The goal is not that they believe in Jesus.
The goal is that they follow Jesus.
Follow Jesus in loving all God’s people.
Follow Jesus in feeding and healing those in need.
Follow Jesus in living out the reign of God here among them, every day, every where.
Jesus gives them a job – a big job.
And he also gives them a gift.
He breathes on them.
He breathes on them. Think about that.
What an intimate, strange moment that would have been.
Jesus breathes on them, and says, “Receive the Holy Spirit.”
He literally in-spires them, with his own breath.
He empowers them to do his work in the world, with his amazing blessing of peace
and gift of the Spirit.
And the disciples rush from that place, and spread the good news of the gospel to the ends of the earth, right?
Well, no. At least, not yet.
Apparently they spend the better part of a week arguing with Thomas, who was not there on Easter evening, and does not believe them any more than they believed Mary.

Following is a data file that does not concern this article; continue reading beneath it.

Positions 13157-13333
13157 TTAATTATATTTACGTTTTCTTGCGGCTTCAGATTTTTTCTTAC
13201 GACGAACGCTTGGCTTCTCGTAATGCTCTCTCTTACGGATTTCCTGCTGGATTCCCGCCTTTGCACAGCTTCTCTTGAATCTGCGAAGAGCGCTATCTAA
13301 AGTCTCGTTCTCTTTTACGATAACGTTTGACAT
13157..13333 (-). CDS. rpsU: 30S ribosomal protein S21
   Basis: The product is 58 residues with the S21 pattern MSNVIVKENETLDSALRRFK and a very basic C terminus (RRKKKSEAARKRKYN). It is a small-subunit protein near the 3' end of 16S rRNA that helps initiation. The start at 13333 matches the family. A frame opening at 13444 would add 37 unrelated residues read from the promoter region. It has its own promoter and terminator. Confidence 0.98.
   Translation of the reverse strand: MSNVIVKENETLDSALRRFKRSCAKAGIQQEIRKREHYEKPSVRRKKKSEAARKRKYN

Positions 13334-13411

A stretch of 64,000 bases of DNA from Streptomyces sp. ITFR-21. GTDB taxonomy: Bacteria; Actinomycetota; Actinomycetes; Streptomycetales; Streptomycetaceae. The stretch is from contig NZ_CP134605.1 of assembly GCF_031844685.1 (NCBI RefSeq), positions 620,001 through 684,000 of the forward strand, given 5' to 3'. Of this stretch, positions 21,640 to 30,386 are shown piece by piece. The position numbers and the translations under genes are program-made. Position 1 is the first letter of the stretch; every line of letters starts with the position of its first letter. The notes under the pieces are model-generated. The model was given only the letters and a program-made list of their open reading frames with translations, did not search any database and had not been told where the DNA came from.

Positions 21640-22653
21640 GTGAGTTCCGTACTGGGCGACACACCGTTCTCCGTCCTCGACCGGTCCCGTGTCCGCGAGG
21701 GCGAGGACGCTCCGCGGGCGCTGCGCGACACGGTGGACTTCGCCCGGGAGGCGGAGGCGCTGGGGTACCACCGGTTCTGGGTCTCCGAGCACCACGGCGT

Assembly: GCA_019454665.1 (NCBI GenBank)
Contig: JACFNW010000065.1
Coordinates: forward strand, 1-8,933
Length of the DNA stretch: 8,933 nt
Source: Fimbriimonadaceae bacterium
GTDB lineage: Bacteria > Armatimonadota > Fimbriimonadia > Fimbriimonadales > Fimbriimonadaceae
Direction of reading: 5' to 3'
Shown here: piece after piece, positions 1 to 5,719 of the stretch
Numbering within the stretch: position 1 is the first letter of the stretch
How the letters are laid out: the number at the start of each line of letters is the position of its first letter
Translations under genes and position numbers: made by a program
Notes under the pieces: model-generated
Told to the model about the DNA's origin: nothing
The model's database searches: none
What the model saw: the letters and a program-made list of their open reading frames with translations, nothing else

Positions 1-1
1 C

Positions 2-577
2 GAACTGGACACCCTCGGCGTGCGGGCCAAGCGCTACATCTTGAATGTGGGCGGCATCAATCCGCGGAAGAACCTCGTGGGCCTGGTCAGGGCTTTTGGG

And the following Sunday evening there they are again, in the same room,
behind closed doors.
And again Jesus comes.
Again he says, “Peace be with you.”
Then he goes to Thomas, and offers him the same assurances and proofs he gave the rest –
It really is me.
The impossible has happened.
And Thomas knows him.
Thomas sees that not only is he Jesus, the prophetic healer he has followed throughout Judea – he is God.
Thomas, the last one to believe what has happened,
turns out to be the first to grasp its full meaning.
This man who stands before him, returned from the dead,
is the man who is one with God.
The stories in the rest of John’s gospel continue in the same way.
Jesus comes to his followers while they are fishing.
He meets them and reassures them.
He calls them to follow.